Samson Kambalu is an artist and writer working in a variety of media, including site-specific installation, video, performance and literature. His work is autobiographical and approaches art as an arena for critical thought and sovereign activities. Born in Malawi, Kambalu’s work fuses aspects of the Nyau gift-giving culture of the Chewa, the anti-reification theories of the Situationist movement and the Protestant tradition of inquiry, criticism and dissent. Samson Kambalu’s Beni Flag series references the Malawian culture of the Beni, Mganda and Malipenga dances. This tradition sees individuals donning uniforms worn by the “Keyala” or King’s African Rifles (KAR), an East-African branch of the British army who served in both World Wars, to create a form of masquerade that incorporates flags and other Western symbols of nationalism.
William Kentridge’s botanical drawings of trees are rendered in Indian ink on the pages of old encyclopedias and attempt to capture the forms of trees indigenous to the area around Johannesburg. Using photographic references and drawing loosely in ink, the trees are grown page by page – each page holding only a fragment of the whole. The complete botanical forms emerge more by recognition than by a pre-existing clarity as to what the plant must look like, as the pages are shifted, layered, torn, pieces added, marks added – until the tree reveals itself as complete.
In an interview with Artnet, published in October 2021 Kentridge reflects on the images of trees as follows;
“It is about allowing things to take their shape—I’m not quite sure why all these trees are being drawn. In one sense, they’re long-term self-portraits. I read somewhere a description of death that said we all grow our tree of death inside us. It starts growing when we’re born, and we have to hope that we’ll live long enough for this tree to be a great, beautiful, strong tree before it comes through us.”
Lost District is amongst one of the more abstracted paintings within Masamvu's oeuvre but there are certainly other paintings that have been executed in a similar style and vein. What is most fascinating about these more abstracted works is how Masamvu has utilised space and line within the canvas. Using these aspects and qualities in an abstracted mode, much like Cy Twombly and other European expressionist painters, Masamvu creates and forms an imagined environment that is not associated with any particular geography. Rather, the paintings should perhaps be understood by the mental and psychological landscape – pointing to an alternative reality where each layer of paint, or brushstroke on the canvas, proposes a search to resolve conflicted experiences or decisions.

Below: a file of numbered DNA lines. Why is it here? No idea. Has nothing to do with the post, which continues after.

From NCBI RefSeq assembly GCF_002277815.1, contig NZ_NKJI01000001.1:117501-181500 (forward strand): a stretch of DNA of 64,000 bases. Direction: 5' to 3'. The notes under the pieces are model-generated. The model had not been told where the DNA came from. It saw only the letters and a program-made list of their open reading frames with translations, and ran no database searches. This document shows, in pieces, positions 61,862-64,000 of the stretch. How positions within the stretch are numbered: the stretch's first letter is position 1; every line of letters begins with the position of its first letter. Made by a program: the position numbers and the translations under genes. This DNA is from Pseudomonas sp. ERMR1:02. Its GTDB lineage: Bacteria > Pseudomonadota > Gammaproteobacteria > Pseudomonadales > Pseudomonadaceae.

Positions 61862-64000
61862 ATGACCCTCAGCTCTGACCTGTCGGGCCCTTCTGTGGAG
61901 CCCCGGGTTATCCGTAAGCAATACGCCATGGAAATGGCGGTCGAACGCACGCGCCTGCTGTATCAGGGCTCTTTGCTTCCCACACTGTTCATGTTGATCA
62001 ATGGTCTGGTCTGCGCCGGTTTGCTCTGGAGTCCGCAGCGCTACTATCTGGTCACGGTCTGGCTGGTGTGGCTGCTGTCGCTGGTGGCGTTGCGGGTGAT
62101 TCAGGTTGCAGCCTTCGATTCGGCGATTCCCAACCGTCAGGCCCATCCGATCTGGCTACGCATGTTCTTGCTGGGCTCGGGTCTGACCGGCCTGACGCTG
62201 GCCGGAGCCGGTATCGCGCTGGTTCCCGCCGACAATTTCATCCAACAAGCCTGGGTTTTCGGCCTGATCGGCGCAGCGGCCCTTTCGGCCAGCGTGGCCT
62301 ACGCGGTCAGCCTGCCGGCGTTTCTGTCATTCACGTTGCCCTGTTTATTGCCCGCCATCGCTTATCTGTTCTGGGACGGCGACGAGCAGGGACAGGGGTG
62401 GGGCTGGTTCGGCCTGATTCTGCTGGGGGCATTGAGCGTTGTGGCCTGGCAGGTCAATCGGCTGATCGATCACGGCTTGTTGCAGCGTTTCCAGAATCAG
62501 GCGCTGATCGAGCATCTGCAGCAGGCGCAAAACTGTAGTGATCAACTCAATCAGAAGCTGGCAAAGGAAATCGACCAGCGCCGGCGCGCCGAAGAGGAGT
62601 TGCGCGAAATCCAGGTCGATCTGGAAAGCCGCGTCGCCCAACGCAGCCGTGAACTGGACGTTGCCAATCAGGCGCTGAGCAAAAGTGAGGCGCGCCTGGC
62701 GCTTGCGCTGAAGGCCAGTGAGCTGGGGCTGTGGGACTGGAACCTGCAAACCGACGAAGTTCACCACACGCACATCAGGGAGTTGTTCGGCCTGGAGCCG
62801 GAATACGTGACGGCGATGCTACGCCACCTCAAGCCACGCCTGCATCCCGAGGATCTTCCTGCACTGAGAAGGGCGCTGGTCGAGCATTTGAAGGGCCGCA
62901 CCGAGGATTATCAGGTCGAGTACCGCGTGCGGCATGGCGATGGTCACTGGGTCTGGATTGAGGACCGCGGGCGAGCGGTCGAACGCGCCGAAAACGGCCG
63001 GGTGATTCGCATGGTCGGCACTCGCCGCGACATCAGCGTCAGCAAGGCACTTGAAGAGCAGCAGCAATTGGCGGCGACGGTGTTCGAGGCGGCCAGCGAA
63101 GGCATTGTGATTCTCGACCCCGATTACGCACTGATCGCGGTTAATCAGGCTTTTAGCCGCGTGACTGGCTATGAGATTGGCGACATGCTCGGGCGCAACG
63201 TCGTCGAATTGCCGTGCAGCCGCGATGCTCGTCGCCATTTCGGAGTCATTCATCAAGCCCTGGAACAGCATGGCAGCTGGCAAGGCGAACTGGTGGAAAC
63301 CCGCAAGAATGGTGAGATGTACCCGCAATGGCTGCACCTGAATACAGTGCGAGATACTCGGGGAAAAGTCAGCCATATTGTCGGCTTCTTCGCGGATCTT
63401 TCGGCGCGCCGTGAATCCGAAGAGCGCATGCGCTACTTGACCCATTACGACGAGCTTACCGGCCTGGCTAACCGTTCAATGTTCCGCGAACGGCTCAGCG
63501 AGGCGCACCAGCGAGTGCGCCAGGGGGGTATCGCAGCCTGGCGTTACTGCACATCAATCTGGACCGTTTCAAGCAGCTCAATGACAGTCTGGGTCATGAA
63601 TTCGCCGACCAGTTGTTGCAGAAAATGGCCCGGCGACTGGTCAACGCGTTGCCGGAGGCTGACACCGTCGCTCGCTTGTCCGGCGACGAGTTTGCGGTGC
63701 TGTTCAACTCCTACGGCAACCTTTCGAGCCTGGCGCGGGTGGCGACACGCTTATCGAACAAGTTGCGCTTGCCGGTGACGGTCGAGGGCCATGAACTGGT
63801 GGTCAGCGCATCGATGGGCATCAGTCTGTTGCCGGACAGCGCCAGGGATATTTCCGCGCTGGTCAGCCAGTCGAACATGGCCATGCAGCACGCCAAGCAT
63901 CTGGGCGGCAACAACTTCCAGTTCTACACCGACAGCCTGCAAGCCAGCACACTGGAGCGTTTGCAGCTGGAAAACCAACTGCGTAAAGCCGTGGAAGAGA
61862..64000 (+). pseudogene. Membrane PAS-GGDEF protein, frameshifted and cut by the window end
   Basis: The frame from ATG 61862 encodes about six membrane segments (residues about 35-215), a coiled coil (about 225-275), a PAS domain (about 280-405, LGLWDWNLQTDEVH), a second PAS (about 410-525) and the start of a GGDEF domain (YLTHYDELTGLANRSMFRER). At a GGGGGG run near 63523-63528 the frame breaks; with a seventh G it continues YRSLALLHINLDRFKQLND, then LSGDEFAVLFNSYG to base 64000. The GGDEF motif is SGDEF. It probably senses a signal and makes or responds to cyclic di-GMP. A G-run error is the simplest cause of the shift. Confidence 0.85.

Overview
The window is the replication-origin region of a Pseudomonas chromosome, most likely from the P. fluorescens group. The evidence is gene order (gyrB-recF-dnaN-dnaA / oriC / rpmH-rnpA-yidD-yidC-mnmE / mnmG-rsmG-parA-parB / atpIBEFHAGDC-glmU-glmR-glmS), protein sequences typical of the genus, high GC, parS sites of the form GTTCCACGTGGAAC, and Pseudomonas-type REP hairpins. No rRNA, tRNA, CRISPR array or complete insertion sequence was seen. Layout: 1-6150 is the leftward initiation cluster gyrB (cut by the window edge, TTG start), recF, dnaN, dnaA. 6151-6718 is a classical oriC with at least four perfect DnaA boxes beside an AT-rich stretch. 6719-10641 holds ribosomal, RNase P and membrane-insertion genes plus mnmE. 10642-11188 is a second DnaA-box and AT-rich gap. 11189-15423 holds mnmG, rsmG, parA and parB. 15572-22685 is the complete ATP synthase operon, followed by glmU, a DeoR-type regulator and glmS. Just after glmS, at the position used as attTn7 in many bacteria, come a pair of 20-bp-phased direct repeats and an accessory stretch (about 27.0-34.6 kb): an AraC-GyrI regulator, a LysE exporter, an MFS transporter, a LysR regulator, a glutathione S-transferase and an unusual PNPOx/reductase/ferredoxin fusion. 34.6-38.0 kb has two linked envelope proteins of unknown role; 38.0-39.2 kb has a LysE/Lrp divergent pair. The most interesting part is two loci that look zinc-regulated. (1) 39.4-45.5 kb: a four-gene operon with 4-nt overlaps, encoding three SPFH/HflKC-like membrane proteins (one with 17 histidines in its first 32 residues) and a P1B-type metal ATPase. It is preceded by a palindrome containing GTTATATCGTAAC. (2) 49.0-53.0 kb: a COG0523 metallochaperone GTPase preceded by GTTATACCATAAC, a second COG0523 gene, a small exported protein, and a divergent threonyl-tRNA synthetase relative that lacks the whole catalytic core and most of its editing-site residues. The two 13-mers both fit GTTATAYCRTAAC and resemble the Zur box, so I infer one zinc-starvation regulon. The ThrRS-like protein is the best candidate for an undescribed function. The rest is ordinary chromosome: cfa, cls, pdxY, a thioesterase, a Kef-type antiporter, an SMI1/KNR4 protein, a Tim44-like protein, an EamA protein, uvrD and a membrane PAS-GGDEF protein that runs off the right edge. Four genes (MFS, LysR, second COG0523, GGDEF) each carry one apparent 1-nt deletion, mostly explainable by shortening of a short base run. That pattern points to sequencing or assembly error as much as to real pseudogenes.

Cassi Namoda explores the intricacies of social dynamics and mixed cultural and racial identity. Capturing scenes of everyday life, from mundane moments to life-changing events, Namoda paints a vibrant and nuanced portrait of post-colonial Mozambique within an increasingly globalised world.
Bringing together charcoal acrylic and oil, Namoda's Dance of Life forms part of an ongoing series inspired by Norwegian expressionist Edvard Munch. In the work, a couple can be seen in a passionate embrace, with tears gently flowing down the woman's cheek. This subject matter dovetails with several recurring themes in Namoda's work, present in her depiction of Downtown Maputo's red-light district in Mozambique, as well as paying homage to Ricardo Rangel’s series "Our nightly bread".
Over the past decade, Shonibare has become well known for his exploration of colonialism and post-colonialism within the context of globalization. Working in painting, sculpture, photography, film and installation, Shonibare’s work examines race, class and the construction of cultural identity through a sharp political commentary of the tangled interrelationship between Africa and Europe and their respective economic and political histories. Shonibare uses wry citations of Western art history and literature to question the validity of contemporary cultural and national identities.
In this body of works, Shonibare references iconic classical figures whose clothes have been hand-painted in the style of batik designs. Importantly these batik designs have been altered by the artists into new forms. Within these works, Shonibare places the pattern directly onto the skin. This deftly denies any notion of race and concentrates our attention on the movement of the pattern-adorned body and its connotations of sexuality, masculinity, athleticism and the ideal body.
Hank Willis Thomas incorporates a wide range of historical sources that he transforms through an experimental approach to image-making. His work is an investigation of historical and cultural apparatuses surrounding issues of race, gender, and identity today.